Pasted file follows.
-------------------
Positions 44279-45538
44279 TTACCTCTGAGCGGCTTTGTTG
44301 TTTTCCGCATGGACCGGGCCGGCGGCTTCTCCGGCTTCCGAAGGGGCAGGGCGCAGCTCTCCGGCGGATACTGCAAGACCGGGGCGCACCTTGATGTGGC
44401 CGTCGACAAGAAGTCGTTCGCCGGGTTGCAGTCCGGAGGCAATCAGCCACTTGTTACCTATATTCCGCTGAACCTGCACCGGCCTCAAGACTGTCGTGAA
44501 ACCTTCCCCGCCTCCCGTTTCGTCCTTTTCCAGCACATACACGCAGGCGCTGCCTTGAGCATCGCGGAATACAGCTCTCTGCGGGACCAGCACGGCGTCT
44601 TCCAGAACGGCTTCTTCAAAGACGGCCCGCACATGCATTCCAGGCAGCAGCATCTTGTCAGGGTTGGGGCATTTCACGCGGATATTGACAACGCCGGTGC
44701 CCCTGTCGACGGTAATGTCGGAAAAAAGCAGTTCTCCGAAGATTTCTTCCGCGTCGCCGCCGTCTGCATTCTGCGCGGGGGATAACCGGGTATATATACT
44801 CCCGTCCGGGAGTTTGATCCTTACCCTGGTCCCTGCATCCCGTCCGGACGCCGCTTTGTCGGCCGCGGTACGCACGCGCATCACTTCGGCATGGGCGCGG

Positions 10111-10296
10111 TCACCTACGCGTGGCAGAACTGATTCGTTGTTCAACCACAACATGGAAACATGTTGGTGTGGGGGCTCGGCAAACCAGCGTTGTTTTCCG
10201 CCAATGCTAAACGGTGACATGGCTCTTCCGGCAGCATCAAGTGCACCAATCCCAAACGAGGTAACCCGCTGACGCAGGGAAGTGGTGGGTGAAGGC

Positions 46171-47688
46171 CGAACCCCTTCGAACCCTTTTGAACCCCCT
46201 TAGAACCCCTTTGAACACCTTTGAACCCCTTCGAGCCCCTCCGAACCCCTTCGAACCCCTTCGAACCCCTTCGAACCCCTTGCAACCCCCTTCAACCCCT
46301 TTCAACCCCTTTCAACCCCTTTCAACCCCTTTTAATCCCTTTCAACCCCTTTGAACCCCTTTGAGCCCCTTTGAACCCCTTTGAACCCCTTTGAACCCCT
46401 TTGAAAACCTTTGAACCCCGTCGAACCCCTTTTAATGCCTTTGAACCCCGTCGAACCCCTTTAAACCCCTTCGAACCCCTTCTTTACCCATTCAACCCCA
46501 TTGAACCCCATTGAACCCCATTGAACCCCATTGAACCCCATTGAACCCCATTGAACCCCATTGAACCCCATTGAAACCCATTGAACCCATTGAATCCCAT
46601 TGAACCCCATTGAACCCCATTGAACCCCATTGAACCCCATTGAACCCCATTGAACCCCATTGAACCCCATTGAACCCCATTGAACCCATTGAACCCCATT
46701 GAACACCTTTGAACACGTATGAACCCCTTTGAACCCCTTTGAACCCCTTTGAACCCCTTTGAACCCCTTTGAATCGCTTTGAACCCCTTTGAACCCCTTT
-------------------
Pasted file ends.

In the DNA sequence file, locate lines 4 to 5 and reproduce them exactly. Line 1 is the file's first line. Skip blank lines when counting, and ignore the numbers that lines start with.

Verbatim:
44401 CGTCGACAAGAAGTCGTTCGCCGGGTTGCAGTCCGGAGGCAATCAGCCACTTGTTACCTATATTCCGCTGAACCTGCACCGGCCTCAAGACTGTCGTGAA
44501 ACCTTCCCCGCCTCCCGTTTCGTCCTTTTCCAGCACATACACGCAGGCGCTGCCTTGAGCATCGCGGAATACAGCTCTCTGCGGGACCAGCACGGCGTCT